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Night Sky Watch: Mars helps Mommyo spot Uranus

Mars and Uranus in a tete-a-tete tonight. No doubt gossiping about the much flashier Venus down below. (Illustration: Andrew Fazekas of Sky Safari)

Mars and Uranus in a tete-a-tete tonight. No doubt gossiping about the much flashier Venus down below. (Illustration: Andrew Fazekas of Sky Safari)

Apparently, the moon is tired, because Mars will be our tour guide tonight. (Assuming cloud cover and light pollution in Chicago permit us to even find Mars, that is. Oh, to live in a place with stars.)

But let’s be optimistic.

The pinprick of light immediately next to Mars tonight is Uranus. The brighter light down below and to the right is Venus. And if we’re really lucky, we might even spot the Comet Encke dashing through the solar system just below Venus.

Hmm, maybe I’d better break out the telescope, just in case. That’s a lot of action.

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2 Responses to “Night Sky Watch: Mars helps Mommyo spot Uranus”

  1. rayworth1973

    Depending on the size telescope you have…

    Mars should be pretty easy to spot. It will be a very small orange to bland-orange disk, (if any color at all) this time of year. It’s not very large due to it’s distance from us right now. Now, as for Uranus, if you live in a light-polluted area, you’ll have trouble distinguishing it from nearby stars unless you put some magnification on it, at least 80X or so. Then, you’ll see that it’s a very tiny disk instead of a flickering pinpoint (or blob) of light. It may still look like a blob, most of the time, but it’ll once in a while sharpen into a tiny disk. Because of the light pollution, you may or may not get a hint of a green-blue hue. The thing to remember is that it will not flash and change colors like a star tends to do. It will be more of a steady glow, though if the seeing (atmospheric turbulence) is bad, it may swim around a lot.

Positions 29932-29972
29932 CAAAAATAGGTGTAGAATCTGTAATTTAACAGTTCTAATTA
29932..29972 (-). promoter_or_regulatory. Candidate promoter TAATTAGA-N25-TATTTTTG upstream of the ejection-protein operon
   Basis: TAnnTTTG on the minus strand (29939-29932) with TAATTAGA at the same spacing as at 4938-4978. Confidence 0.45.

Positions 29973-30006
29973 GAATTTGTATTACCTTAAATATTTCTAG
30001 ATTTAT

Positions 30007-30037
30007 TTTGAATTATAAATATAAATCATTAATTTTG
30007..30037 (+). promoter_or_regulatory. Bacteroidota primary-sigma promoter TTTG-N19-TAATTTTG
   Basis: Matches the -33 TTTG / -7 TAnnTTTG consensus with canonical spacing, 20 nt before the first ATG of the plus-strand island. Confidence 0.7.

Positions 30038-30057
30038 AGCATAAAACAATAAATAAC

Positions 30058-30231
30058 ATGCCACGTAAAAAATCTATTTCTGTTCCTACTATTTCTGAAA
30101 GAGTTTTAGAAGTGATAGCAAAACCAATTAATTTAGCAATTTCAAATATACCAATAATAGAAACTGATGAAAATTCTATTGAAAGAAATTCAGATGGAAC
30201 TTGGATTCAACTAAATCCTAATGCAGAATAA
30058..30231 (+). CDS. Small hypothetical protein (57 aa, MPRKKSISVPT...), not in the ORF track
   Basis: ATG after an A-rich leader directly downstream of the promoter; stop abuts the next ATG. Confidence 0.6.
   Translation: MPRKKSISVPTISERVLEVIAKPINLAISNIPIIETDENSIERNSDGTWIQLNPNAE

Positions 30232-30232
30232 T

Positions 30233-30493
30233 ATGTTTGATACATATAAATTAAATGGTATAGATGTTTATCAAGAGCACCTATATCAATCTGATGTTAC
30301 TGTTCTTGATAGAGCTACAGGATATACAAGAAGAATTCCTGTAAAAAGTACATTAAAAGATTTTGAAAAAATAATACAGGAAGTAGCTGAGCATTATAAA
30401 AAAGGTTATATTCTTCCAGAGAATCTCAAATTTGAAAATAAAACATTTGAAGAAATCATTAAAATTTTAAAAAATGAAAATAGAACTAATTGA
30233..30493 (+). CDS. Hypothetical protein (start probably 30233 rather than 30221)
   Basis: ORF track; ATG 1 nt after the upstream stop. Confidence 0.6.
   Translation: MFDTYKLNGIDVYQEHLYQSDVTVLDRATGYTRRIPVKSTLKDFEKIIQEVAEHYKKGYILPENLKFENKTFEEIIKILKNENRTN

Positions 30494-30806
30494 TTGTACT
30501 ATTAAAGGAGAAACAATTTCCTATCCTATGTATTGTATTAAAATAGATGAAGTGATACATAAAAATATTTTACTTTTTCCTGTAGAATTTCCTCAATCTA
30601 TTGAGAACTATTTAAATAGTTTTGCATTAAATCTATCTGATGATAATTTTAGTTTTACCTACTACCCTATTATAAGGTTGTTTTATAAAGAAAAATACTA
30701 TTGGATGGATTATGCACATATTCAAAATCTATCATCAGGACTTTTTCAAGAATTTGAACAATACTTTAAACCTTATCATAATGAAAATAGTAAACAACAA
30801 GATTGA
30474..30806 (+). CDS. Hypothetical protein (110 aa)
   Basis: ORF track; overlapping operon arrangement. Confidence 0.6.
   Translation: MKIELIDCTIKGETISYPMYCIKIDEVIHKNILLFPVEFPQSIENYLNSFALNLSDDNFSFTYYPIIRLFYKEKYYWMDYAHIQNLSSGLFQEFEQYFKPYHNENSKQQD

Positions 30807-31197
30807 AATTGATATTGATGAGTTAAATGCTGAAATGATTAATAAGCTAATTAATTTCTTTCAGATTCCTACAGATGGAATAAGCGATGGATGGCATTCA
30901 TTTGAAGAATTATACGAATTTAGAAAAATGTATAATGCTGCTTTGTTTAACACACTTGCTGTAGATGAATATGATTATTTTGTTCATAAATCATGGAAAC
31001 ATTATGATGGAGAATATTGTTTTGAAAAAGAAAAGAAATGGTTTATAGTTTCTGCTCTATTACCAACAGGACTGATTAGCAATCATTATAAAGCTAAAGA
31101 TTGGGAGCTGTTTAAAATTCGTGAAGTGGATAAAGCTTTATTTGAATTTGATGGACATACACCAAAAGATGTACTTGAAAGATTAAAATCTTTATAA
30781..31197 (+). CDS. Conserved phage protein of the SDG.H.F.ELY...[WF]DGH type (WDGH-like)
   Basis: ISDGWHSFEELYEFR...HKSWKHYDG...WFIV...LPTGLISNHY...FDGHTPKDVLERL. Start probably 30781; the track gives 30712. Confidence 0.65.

Now, as for Venus, it will be the largest of the bunch and may look like a solid, bright ball, or a crescent, reminiscent of the moon. The surface, no matter how large a telescope, will be completely blank. If you have a super large or super quality telescope and the seeing is in the top one percent, you may get the hint of a cloud band. I’ve only seen that feature twice in fifty years.

    Comet Encke? Good luck! If you live in a light-polluted area, if you can find it at all, you’re most likely to see just the head, which will look like a fuzzy star. In fact, you may not be able to tell it from a galaxy or a globular cluster, especially if you don’t know the sky very well and don’t know where you’re aiming. If the sky is dark enough, you MAY see the hint of a tail, depending on how low it is in the sky and how dark it is where you are. Also, it depends on how large your telescope is.

    Good luck if you get out and give it a try.

    Also, if you are a beginner, start with low magnification and work your way up. Low magnification is using the eyepiece with the highest number, as in a 25mm versus a 9mm etc. You want to search with the lowest magnification and widest field to start with. A higher magnification is like looking through a soda straw, especially if you don’t use a telescope much! Once you are on the target and can keep it in the center of the field, THEN try the higher magnification.

    Hope this helps.



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